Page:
A geometric calibration method that determines a complete description of source-detector geometry was adapted to a mobile C-arm for cone-beam computed tomography(CBCT). The non-iterative calibration algorithm calculates a unique solution for the positions of the source , detector, piercing point , and detector rotation angles based on projections of a phantom consisting of two plane-parallel circles of ball bearings encased in a cylindrical acrylic tube. The prototype C-arm system was based on a Siemens PowerMobil modified to provide flat-panel CBCT for image-guided interventions. The magnitude of geometric nonidealities in the source-detector orbit was measured, and the short-term and long-term ( months) reproducibility of the calibration was evaluated. The C-arm exhibits large geometric nonidealities due to mechanical flex, with maximum departures from the average semicircular orbit of and (for the piercing point), and and (for the source and detector), and , , and (for the detector tilt/rotation). Despite such significant departures from a semicircular orbit, these system parameters were found to be reproducible, and therefore correctable by geometric calibration. Short-term reproducibility was (subpixel) for the piercing point coordinates, for the source-detector and , for the source-detector , and for the detector angles. Long-term reproducibility was similarly high, demonstrated by image quality and spatial resolution measurements over a period of 6 months. For example, the full-width at half-maximum (FWHM) in axial images of a thin steel wire increased slightly as a function of the time between calibration and image acquisition: , 0.63, 0.66, 0.71, and at , , 1 day, 1 month, and 6 months, respectively. For ongoing clinical trials in CBCT-guided surgery at our institution, geometric calibration is conducted monthly to provide sufficient three-dimensional (3D) image quality while managing time and workflow considerations of the calibration and quality assurance process. The sensitivity of 3D image quality to each of the system parameters was investigated, as was the tolerance to systematic and random errors in the geometric parameters, showing the most sensitive parameters to be the piercing point coordinates and in-plane positions of the source and detector. Errors in the out-of-plane position of the source and detector and the detector angles were shown to have subtler effects on 3D image quality.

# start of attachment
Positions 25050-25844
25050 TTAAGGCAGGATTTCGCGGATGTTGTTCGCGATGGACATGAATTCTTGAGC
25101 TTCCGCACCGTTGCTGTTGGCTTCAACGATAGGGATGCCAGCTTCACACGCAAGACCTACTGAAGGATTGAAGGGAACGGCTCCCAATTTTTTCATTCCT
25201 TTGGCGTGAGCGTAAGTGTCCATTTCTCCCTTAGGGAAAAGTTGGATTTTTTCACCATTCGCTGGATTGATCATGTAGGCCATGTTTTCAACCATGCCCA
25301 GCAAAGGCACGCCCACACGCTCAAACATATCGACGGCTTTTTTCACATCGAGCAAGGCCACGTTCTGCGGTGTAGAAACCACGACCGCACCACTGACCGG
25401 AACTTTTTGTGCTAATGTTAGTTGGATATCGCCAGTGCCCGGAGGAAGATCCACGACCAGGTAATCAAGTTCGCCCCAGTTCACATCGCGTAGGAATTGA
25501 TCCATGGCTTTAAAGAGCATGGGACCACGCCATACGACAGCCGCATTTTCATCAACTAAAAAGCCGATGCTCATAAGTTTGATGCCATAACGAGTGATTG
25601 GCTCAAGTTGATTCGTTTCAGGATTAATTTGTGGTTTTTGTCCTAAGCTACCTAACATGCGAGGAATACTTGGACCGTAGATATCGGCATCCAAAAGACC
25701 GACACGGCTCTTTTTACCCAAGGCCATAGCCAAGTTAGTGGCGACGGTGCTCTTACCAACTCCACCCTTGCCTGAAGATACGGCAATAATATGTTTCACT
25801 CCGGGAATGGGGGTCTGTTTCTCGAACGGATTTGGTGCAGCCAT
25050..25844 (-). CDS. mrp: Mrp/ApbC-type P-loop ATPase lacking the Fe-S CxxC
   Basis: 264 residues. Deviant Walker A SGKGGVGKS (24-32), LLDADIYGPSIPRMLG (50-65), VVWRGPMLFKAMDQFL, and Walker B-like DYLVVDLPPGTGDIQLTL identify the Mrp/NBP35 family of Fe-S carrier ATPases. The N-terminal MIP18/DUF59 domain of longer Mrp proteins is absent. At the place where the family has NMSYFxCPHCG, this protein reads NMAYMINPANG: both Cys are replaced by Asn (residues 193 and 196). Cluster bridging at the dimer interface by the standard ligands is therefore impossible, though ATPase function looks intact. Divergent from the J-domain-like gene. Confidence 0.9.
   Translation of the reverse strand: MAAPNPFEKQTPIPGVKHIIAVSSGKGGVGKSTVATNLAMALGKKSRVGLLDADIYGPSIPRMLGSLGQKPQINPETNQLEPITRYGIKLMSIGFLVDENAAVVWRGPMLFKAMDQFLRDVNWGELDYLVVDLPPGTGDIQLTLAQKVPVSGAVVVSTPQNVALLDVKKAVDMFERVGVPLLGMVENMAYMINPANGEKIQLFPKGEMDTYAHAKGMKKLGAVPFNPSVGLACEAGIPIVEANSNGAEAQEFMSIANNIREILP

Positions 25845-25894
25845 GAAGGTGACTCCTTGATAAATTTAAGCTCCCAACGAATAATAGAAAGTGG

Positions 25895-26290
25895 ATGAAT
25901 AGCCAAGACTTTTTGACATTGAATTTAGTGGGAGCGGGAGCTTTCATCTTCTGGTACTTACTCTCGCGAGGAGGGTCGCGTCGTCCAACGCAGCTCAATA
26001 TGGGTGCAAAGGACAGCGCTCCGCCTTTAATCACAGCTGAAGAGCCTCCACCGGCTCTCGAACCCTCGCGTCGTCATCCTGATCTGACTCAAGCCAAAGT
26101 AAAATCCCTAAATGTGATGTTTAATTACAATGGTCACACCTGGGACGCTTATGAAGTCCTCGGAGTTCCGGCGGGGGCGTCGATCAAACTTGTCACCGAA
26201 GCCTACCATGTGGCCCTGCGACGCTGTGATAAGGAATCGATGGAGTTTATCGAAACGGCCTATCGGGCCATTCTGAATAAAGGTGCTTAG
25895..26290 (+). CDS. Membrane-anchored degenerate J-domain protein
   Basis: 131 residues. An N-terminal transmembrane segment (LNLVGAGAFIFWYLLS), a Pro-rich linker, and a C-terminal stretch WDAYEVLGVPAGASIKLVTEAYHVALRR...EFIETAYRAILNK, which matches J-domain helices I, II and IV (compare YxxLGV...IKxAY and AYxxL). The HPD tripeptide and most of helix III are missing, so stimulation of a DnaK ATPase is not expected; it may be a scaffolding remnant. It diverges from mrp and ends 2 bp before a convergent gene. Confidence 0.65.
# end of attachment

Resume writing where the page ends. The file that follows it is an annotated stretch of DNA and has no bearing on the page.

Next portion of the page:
The C-arm prototype was developed in collaboration with Siemens Medical Systems, Special Products Division (Erlangen, Germany), with the scientific and engineering support of Dr. R. Graumann, Dr. K. Hermann, Dr. D. Ritter, and Dr. M. Mitschke. The authors express their gratitude to Dr. D. J. Moseley and Dr. S. M. Kim (University Health Network, Toronto ON) for assistance with implementing the calibration algorithm. Thanks also to S. Ansell and G. Wilson (University Health Network) for expertise with software components of the imaging system. Ongoing collaboration with surgeons and scientists in the Guided Therapeutics (GTx) Program at the University Health Network is gratefully acknowledged, including: Dr. M. Fehlings, Dr. M. Jewett, Dr. W. Kucharczyk, Dr. J. Trachtenberg, Dr. R. Weersink, and Dr. B. Wilson. The research was supported by the Princess Margaret Hospital Foundation and the National Institutes of Health Grant No. R01-CA-127444-01.
II. MATERIALS AND METHODS
II.A. Mobile isocentric C-arm for flat-panel cone-beam CT
II.B. Image quality evaluation
II.C. Geometric calibration
II.C.1. System geometry
II.C.2. Calibration phantom
II.C.3. Calibration algorithm
II.D. Geometric reproducibility
II.D.1. Short-term and long-term reproducibility
II.D.2. Effect of C-arm position
II.E. Calibration sensitivity and tolerance
II.E.1. Sensitivity: Parameter knockout
II.E.2. Calibration comparison: Full, single-BB, and semicircular
II.E.3. Tolerance: Systematic and random perturbations
III.A. Geometric reproducibility
III.A.1. Short-term and long-term reproducibility
III.A.2. Effect of C-arm position
III.B. Calibration sensitivity and tolerance
III.B.1. Sensitivity: Parameter knockout
III.B.2. Calibration comparison: Full, single-BB, and semicircular
III.B.3. Tolerance: Systematic and random perturbations
IV. DISCUSSION AND CONCLUSIONS
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